Remember this: lots of people listen to MP3 files on an iPod and apparently whatever they are listening to make them happy!





Best regards,


Da-Hong
nkf
#29
3rd August 2013
Old 3rd August 2013
  #29
nkf
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Quote:
Originally Posted by matyas View Post
The disadvantages as I see them (disregarding "analog magic" or such things) would be that the on-board converters may not be of the same caliber as the finest dedicated ADCs, and I believe there are potentially some issues with clocking and a need for continuous variable sample-rate conversion. Are these factors a problem in actual usage?
I see it pragmatically. If the ADC is so good that I get the results I get, I cannot fall into the critical mode easily - IMO a waste of time. At least the modular KM-D series from Neumann ADCs would be easily upgradeable with new mic bodies and thus ADCs. In the D-01s, which I also own, you buy converter technology from over 10 years ago. Do I care about this - no. The only problem I have sometimes with the D-01s is only their weight for certain setups. It's a pita to adjust them in the millimeter range for M/S etc.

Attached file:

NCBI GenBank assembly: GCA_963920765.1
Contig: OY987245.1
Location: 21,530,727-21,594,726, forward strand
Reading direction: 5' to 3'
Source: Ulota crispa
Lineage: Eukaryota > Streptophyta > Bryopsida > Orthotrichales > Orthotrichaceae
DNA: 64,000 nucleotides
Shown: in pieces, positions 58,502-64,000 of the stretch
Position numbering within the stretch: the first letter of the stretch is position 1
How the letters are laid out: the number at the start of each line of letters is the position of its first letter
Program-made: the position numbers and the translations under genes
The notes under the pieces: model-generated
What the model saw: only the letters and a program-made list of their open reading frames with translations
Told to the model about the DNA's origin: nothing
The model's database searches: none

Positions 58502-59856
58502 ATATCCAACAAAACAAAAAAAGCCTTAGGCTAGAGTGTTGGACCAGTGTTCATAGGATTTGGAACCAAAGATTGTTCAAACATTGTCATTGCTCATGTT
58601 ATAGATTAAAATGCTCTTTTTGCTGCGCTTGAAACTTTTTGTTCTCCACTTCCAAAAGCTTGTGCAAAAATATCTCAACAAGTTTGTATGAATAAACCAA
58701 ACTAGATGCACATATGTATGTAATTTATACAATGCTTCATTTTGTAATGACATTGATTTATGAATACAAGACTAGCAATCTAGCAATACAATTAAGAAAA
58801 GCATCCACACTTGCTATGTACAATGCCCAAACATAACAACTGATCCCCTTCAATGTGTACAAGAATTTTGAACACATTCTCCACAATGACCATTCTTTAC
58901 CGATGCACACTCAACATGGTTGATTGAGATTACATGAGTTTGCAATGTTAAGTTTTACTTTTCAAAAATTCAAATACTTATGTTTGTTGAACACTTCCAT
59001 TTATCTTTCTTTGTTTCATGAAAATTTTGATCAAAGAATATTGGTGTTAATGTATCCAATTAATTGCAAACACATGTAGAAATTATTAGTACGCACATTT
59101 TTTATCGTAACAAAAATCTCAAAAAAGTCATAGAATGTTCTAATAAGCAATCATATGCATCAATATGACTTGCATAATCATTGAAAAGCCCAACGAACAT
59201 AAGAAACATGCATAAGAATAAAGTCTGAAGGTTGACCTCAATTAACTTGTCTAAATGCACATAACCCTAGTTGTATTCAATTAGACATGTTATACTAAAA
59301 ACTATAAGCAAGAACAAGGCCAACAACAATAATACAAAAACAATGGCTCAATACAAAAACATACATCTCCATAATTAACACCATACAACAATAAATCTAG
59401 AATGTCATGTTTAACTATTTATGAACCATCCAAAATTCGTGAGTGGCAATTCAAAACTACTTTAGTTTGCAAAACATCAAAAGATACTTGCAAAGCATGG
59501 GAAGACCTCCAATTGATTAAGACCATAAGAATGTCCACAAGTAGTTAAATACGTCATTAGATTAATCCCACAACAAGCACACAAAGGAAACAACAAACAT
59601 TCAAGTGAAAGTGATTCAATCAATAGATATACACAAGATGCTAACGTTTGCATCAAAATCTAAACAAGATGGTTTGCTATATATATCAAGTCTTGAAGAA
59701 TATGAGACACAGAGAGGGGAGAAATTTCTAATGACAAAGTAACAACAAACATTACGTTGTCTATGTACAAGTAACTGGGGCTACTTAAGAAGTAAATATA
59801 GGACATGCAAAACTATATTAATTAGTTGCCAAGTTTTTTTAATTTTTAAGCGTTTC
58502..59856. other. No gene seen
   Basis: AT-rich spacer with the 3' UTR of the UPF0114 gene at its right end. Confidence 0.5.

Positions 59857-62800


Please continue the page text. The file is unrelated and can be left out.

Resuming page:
Concerning word clock. 'Potentially' there could be always everywhere 'issues'. I work since around 1990 fully digital and know that word clock and digital connections need some attention. I'm clocking my digital mics from one clock always avoiding SRC. In my practical work it is a non issue but I'm used to complex digital setups.
nkf
#30
3rd August 2013
Old 3rd August 2013
  #30
nkf
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Quote:
Originally Posted by king2070lplaya View Post
I'm curious about this as well! How do you clock these mics together?
The interfaces for the AES42 microphones have word clock inputs or you use their internal clock. In Mode 2 of the AES42 specification the microphones get word clock sync externally. I know from Schoeps that they will come out with a Mode 2 mic body. The CMD-2 is discontinued and was not able to lock onto external word clock.
I have synced up to eight digital microphones at once this way. But it would be easy to sync much more of course.